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Health Secretary Andrew Lansley has said that today's doctors' strike is pointless because GPs already receive a good pension scheme.
Mr Lansley told Daybreak that industrial action will serve no purpose and that the British Medical Association (BMA) is out on its own.
Doctors are taking industrial action for the first time in 37 years today. Health Minister Simon Burns has criticised the move, saying that patients are set to miss out.
Doctors have taken industrial action for the first time in almost 40 years. But what are the arguments for and against pension reforms?
- The British Medical Association (BMA) announced they were going on strike last month after it accused ministers of pressing ahead with "totally unjustified" increases to pension contributions and a later retirement age for doctors even though a deal on pensions was agreed four years ago.
- The Department of Health argues that the reforms "still provided an excellent pension". It said the current NHS pension scheme provides the average full time consultant retiring at 60 with a pension of over £43,000 a year for life and a tax free lump sum of around £135,000.
The planned doctors' strike action could see up to 30,000 operations cancelled, 58,000 diagnostic tests postponed and 200,000 outpatient appointments rescheduled.
Health Secretary Andrew Lansley said that Up to 1.25 million GP appointments will be pushed into the days and weeks following the action.
Local NHS managers have urged patients to use services only if there is an urgent need.
The BMA has more than 100,000 members, all of whom could take part in the action.
However, early polls suggest as few as 22% of doctors will be participating.
According to the Daily Mail, pension contributions for doctors cost the taxpayer £67billion.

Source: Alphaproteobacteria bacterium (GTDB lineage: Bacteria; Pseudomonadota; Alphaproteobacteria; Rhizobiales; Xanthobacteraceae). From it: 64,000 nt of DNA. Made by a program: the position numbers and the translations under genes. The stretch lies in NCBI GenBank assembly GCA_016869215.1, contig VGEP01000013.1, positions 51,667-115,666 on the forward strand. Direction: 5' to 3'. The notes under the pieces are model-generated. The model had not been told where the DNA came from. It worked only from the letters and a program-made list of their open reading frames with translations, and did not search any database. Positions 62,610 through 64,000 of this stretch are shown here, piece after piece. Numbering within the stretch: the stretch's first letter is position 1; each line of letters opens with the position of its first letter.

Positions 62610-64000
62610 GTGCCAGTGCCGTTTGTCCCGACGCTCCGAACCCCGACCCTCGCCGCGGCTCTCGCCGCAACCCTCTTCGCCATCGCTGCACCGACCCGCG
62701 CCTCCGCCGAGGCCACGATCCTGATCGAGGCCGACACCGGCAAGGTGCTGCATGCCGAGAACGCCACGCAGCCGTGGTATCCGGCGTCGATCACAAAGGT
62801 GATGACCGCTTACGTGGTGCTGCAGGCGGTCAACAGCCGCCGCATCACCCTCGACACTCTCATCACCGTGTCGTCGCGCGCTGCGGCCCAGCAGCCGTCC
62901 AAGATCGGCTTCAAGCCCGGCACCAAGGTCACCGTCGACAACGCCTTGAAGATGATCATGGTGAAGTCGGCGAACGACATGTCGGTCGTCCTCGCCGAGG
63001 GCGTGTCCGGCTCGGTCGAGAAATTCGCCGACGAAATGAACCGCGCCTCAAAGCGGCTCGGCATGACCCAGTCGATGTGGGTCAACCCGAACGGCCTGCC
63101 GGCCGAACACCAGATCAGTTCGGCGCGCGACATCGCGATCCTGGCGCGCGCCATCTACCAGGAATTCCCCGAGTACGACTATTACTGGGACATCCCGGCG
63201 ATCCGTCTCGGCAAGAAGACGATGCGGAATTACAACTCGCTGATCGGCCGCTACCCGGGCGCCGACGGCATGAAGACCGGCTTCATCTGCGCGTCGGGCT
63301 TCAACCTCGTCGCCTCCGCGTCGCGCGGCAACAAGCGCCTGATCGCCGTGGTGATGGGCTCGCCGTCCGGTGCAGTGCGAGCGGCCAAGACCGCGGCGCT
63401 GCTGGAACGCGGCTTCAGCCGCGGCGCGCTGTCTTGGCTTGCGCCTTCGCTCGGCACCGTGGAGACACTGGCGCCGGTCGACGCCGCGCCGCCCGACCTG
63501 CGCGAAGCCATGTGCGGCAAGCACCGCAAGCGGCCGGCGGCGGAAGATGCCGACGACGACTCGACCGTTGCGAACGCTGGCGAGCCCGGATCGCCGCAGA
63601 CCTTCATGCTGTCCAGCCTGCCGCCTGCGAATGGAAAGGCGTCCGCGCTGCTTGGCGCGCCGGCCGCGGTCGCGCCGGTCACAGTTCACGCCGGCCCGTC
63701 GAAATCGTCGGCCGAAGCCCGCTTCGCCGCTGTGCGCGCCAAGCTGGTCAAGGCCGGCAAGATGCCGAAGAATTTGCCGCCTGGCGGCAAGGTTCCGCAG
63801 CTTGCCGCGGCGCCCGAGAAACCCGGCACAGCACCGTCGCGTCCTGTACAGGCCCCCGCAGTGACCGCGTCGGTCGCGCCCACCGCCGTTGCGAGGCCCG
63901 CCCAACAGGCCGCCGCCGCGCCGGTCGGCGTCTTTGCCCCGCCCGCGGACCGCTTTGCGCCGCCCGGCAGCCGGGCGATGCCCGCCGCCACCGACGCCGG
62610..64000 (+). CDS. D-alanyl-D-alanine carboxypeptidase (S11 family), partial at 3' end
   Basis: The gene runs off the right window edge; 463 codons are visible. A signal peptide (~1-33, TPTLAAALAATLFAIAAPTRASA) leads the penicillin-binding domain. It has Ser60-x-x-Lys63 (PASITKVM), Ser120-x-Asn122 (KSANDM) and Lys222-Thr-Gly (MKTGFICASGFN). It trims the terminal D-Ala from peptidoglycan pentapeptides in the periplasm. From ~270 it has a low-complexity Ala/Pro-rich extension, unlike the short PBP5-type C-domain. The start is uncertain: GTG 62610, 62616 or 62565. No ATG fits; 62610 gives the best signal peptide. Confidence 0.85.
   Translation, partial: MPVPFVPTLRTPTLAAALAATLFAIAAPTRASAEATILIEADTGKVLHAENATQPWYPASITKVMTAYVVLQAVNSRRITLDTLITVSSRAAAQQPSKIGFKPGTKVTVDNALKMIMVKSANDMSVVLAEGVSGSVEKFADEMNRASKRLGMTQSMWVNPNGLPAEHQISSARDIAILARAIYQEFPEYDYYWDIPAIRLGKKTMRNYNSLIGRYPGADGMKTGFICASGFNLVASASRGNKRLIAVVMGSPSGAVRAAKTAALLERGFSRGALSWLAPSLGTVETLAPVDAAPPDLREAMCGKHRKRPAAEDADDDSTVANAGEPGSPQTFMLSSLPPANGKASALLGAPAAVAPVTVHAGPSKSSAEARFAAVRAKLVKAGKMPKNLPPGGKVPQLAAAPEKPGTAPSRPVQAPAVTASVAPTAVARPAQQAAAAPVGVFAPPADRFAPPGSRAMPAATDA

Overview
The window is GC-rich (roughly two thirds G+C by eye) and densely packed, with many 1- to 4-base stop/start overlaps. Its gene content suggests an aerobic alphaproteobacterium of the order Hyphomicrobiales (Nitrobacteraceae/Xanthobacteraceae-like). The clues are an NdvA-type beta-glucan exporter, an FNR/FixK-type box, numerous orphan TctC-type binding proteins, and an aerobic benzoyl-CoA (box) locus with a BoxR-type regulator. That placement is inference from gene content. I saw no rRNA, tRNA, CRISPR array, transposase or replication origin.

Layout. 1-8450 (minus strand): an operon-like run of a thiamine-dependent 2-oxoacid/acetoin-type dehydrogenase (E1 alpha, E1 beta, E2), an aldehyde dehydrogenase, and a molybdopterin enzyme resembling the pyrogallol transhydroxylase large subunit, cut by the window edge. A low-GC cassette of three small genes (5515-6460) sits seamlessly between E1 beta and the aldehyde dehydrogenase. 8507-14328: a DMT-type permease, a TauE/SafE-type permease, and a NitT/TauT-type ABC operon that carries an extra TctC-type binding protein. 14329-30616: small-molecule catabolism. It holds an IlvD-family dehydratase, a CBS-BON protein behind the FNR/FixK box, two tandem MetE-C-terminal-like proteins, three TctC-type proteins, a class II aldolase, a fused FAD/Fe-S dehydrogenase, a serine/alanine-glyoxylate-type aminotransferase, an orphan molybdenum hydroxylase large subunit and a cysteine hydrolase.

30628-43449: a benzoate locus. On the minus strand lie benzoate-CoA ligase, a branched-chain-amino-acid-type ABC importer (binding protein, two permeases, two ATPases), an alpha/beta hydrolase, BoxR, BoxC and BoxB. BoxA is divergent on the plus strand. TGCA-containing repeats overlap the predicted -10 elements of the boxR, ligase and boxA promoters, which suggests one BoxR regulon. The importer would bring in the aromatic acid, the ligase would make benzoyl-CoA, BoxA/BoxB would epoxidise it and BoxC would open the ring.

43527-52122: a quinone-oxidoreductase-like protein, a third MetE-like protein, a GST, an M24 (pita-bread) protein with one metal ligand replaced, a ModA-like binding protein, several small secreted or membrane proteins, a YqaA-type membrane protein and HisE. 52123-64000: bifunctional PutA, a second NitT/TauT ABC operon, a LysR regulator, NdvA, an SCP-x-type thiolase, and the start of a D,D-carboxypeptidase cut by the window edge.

Andrew Lansley has revealed that the public were funding 80 per cent of doctors’ pensions, and the total cost of the pension pot of all working and retired doctors is a massive £83billion.
The news came as patients who fall ill today were urged to seek advice on the internet or ring an NHS helpline instead of trying to see a doctor.
Doctors are taking industrial action for the first time in 37 years today, despite last-ditch attempts from ministers to dissuade them.
Health Secretary Andrew Lansley pleaded with doctors not to take part in the day of action which is being held in protest over the Government's controversial pension reforms.
Support for today's doctors' strike was crumbling last night after a public backlash caused many who voted for action to have second thoughts.
A survey by The Daily Telegraph found that two thirds of GP surgeries expected to have all their doctors working today and would be open for business as usual.
According to the Independent's daily title i, support for today's strike by doctors appeared to be seeping away last night, as ministers escalated their attacks on medics' pension costs and most NHS bodies said the disruption was likely to be minimal.
Latest ITV News reports
Just 8% of doctors working in the NHS in England went on strike, according to the Government. More than 20,000 patients were affected.
Doctors are taking industrial action for the first time in almost 40 years but what are the arguments for and against pension reforms?